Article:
“Worth every minute,” of the wait, a Biden aide said, as campaign staff exchanged elbow bumps and air hugs in the lobby.
Cheers and applause was heard in neighborhoods in Washington, DC In one community, people emerged onto balconies, yelling, waving and banging pots. The wave of noise built as more people learned of the news.
Some were in tears. Music began to play, “we are the champions” blared.
In the Brooklyn neighborhood of Bedford-Stuyvesant, people clapped, honked car horns and erupted in screams of joy as the news spread of Biden’s victory. Some residents danced on a building’s fire escape, cheering while others screamed “yes!” as they passed by.
The networks’ declaration that Biden had won came amid internal concerns within Trump’s team about the strategy going forward and pressure on him to pick a more professional legal team to outline where they believe voter fraud took place and show evidence pointing toward it.
One Trump loyalist said Trump simply was not ready to admit defeat even though there would not be enough ballots thrown out in a recount to change the outcome. “There’s a mathematical certainty that he’s gong to lose,” the loyalist said.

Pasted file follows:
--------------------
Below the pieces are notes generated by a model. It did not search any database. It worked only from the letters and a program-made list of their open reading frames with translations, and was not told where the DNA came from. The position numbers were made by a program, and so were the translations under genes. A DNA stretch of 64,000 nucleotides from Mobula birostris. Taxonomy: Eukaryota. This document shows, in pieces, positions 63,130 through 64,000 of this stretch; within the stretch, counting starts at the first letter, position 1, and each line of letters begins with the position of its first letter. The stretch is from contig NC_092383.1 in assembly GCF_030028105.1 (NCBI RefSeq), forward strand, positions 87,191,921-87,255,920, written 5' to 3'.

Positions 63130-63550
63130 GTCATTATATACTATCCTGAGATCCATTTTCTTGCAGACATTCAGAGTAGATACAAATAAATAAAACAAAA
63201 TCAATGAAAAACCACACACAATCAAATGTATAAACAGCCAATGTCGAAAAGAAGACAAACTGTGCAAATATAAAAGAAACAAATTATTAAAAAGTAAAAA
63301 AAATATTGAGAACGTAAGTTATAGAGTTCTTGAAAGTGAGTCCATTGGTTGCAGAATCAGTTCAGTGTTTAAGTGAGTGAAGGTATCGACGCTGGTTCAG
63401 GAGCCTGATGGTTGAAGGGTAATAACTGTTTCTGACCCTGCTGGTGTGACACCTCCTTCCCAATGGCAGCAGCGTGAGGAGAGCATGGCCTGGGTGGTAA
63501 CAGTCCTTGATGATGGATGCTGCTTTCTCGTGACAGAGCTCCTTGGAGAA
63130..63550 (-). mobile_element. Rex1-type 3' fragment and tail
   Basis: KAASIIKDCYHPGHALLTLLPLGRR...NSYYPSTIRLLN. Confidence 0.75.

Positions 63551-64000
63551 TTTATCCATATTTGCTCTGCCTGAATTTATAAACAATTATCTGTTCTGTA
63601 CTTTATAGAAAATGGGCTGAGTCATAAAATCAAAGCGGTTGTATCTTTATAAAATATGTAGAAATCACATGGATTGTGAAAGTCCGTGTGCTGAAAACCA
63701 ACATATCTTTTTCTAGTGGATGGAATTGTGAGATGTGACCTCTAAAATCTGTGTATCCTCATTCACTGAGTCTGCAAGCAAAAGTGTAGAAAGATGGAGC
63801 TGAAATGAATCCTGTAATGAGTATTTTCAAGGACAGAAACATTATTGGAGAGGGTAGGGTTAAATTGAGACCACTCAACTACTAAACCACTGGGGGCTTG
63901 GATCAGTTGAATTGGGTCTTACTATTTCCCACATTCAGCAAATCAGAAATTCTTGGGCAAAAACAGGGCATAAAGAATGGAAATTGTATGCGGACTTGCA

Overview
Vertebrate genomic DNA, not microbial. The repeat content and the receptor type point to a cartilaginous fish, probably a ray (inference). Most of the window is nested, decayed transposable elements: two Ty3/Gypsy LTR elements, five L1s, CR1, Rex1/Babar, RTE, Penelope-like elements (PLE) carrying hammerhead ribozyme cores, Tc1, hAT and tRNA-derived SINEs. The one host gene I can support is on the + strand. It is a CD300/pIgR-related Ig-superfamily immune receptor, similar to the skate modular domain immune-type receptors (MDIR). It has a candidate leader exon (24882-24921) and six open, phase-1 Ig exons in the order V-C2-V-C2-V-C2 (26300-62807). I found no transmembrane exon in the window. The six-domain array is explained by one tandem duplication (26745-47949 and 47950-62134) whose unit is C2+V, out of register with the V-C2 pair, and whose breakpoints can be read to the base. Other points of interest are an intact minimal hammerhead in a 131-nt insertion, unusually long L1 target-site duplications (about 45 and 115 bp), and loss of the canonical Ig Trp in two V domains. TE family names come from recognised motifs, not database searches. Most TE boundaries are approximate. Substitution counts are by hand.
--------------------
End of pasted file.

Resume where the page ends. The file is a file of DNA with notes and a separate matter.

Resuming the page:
When Biden enters the White House on January 20, the oldest person to assume the office at age 78, he likely will face a difficult task governing in a deeply polarised Washington, underscored by a record nationwide voter turnout in a fight to the finish.
The former vice president had a 273 to 214 lead in the state-by-state Electoral College vote that determines the winner, having won Pennsylvania’s 20 electoral votes to put him over the 270 he needed to secure the presidency, according to Edison Research, New York Times, Reuters and other news organisations.
READ MORE: Is the pandemic the most crucial swing state in the elections?
Most crucial election since 1930s
To secure the win, Biden faced unprecedented challenges. These included Republican-led efforts to limit mail-in voting at a time when a record number of people were due to vote by mail because of the pandemic, which has killed more than 235,000 people in the United States.
Both sides characterized the 2020 election as one of the most crucial in US history, as important as votes during the 1860s Civil War and the 1930s Great Depression.
For months, officials on both sides raised the spectre of the United States not being able to pull off a fair vote. In the end, however, voting at the polls proceeded with limited disruption as millions lined up patiently to vote. Thousands of election monitors from both parties worked for four days to ensure the votes were being counted.